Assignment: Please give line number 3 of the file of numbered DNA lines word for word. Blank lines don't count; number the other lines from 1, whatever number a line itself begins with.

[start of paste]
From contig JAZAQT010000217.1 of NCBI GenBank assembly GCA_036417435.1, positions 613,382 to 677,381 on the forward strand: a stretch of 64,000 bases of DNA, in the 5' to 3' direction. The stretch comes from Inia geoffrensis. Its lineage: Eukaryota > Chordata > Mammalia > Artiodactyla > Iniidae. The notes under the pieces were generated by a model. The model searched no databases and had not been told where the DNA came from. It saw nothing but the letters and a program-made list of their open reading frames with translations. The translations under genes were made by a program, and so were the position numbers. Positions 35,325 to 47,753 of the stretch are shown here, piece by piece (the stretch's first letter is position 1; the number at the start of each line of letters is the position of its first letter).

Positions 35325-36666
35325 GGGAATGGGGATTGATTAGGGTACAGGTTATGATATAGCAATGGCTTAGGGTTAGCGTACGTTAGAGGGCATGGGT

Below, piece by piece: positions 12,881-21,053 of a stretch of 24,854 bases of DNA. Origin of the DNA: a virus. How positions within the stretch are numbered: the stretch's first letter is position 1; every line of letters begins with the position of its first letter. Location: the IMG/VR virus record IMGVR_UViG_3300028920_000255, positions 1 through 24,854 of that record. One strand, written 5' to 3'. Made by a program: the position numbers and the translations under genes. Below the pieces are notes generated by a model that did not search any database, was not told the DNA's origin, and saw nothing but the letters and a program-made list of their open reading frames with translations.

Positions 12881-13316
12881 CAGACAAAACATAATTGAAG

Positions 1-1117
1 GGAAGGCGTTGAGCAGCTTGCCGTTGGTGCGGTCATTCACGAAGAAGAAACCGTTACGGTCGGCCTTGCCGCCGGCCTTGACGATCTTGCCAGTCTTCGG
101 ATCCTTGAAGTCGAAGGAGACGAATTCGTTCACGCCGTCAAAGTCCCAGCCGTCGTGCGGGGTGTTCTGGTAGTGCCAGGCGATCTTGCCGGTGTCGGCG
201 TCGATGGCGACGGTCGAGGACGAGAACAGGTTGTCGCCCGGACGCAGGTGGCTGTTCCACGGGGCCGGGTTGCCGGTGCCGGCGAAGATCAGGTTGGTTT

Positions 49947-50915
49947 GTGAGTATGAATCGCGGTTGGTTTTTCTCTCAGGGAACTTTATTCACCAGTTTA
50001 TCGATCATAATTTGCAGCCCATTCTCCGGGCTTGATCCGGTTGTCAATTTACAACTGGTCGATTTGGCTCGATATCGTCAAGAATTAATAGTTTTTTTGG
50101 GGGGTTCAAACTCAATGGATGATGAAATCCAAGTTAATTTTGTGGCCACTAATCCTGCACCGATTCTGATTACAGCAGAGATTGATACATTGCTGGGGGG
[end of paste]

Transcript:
35325 GGGAATGGGGATTGATTAGGGTACAGGTTATGATATAGCAATGGCTTAGGGTTAGCGTACGTTAGAGGGCATGGGT